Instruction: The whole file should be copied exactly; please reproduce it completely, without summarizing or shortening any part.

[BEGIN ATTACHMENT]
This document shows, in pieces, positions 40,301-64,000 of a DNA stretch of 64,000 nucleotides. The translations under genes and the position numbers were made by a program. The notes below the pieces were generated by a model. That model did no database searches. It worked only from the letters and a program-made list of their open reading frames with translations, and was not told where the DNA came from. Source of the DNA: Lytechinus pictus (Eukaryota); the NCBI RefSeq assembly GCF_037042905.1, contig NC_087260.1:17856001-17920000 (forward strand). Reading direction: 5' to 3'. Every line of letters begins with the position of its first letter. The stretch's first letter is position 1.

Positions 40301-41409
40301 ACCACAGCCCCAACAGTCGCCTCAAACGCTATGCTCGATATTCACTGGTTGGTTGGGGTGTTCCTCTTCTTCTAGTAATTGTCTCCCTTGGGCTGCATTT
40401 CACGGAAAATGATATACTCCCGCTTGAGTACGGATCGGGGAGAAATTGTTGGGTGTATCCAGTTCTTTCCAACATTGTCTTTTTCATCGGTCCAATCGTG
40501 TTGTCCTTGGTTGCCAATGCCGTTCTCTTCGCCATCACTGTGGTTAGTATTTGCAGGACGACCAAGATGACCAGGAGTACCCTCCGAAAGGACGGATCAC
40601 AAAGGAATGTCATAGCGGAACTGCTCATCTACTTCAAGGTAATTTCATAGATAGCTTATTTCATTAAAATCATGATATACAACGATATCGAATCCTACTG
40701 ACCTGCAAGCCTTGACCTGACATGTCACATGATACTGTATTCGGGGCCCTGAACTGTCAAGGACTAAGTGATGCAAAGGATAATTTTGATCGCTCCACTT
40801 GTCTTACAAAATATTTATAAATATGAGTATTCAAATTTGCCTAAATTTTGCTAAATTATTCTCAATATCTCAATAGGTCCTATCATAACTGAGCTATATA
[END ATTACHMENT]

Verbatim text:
This document shows, in pieces, positions 40,301-64,000 of a DNA stretch of 64,000 nucleotides. The translations under genes and the position numbers were made by a program. The notes below the pieces were generated by a model. That model did no database searches. It worked only from the letters and a program-made list of their open reading frames with translations, and was not told where the DNA came from. Source of the DNA: Lytechinus pictus (Eukaryota); the NCBI RefSeq assembly GCF_037042905.1, contig NC_087260.1:17856001-17920000 (forward strand). Reading direction: 5' to 3'. Every line of letters begins with the position of its first letter. The stretch's first letter is position 1.

Positions 40301-41409
40301 ACCACAGCCCCAACAGTCGCCTCAAACGCTATGCTCGATATTCACTGGTTGGTTGGGGTGTTCCTCTTCTTCTAGTAATTGTCTCCCTTGGGCTGCATTT
40401 CACGGAAAATGATATACTCCCGCTTGAGTACGGATCGGGGAGAAATTGTTGGGTGTATCCAGTTCTTTCCAACATTGTCTTTTTCATCGGTCCAATCGTG
40501 TTGTCCTTGGTTGCCAATGCCGTTCTCTTCGCCATCACTGTGGTTAGTATTTGCAGGACGACCAAGATGACCAGGAGTACCCTCCGAAAGGACGGATCAC
40601 AAAGGAATGTCATAGCGGAACTGCTCATCTACTTCAAGGTAATTTCATAGATAGCTTATTTCATTAAAATCATGATATACAACGATATCGAATCCTACTG
40701 ACCTGCAAGCCTTGACCTGACATGTCACATGATACTGTATTCGGGGCCCTGAACTGTCAAGGACTAAGTGATGCAAAGGATAATTTTGATCGCTCCACTT
40801 GTCTTACAAAATATTTATAAATATGAGTATTCAAATTTGCCTAAATTTTGCTAAATTATTCTCAATATCTCAATAGGTCCTATCATAACTGAGCTATATA